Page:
R. Bruce McKibben
Cosmic Ray Physics
Joint Appointment Department of Physics
Ph.D., University of Chicago
My principal research involves studies of high energy charged particles in space using instruments on a variety of spacecraft. The particles consist of energetic nuclei and electrons from the galaxy (cosmic rays), and of particles accelerated in the heliosphere by solar flares, shock waves in the solar wind, and by the magnetospheres of Earth and other planets, principally Jupiter. The ultimate objective is to study the structure of the heliosphere and to understand by direct in-situ observation the physics of particle acceleration, propagation, and other processes that are important not only in the heliosphere but in many settings throughout the galaxy.
Over more than 30 years, my research has involved instruments on earth satellites (OGO and IMP series) and deep space probes, including Pioneer 10 and 11, the first spacecraft to reach Jupiter, Saturn, and the outer heliosphere beyond Saturn, and Ulysses, the first spacecraft to explore the high latitude heliosphere over the Sun's poles. For my current work, most of the data comes from the Cosmic and Solar Particle Investigations (COSPIN) instruments on Ulysses. Ulysses is expected to continue returning data until early 2009 when, shortly after completion of a third pass over the Sun's polar regions, declining power will force termination of operations. NASA and ESA web sites provide full descriptions of the Ulysses mission, its instruments, and objectives. The COSPIN web site provides more detailed information about the COSPIN instruments.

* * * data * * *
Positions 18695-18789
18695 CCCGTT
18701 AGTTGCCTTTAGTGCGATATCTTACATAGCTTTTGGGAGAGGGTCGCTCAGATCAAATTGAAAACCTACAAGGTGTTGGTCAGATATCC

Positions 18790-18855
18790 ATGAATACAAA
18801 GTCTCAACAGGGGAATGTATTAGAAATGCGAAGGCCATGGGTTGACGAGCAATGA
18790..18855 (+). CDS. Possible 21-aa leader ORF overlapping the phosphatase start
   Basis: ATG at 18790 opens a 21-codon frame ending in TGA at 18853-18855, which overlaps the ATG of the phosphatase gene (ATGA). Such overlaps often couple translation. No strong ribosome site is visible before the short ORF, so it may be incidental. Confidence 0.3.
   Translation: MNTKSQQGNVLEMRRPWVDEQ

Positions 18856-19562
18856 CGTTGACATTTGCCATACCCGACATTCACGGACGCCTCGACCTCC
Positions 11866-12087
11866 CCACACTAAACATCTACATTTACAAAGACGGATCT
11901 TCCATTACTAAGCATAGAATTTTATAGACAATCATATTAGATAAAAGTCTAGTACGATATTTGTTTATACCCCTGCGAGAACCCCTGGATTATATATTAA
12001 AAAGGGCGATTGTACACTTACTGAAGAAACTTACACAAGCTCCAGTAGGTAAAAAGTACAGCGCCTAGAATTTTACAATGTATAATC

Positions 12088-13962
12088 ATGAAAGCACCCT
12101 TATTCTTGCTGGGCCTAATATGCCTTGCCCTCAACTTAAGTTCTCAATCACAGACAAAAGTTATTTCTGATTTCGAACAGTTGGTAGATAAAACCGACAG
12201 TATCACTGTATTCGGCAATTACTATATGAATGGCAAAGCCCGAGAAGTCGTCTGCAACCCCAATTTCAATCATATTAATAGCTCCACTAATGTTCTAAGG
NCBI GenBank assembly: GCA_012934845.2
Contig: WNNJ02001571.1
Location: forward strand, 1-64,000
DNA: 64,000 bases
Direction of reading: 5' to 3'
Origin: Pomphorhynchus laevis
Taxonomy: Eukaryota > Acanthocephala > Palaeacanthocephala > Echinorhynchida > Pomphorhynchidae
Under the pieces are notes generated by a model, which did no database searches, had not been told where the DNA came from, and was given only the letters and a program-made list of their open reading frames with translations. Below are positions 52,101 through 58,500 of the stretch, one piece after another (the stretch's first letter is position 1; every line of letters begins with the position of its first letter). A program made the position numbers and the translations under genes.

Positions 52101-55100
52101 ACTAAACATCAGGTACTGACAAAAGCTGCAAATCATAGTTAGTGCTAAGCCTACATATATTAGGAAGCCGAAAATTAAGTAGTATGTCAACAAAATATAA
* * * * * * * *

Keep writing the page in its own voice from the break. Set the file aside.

For the future I am working with my colleagues to explore new instrument concepts for energetic particle studies and for studies of energetic (few MeV) neutrons that may be produced at the Sun. Our largest current project in this line is development of an energetic heavy ion telescope that has been selected for flight on the GOES-R series of weather and environmental satellites.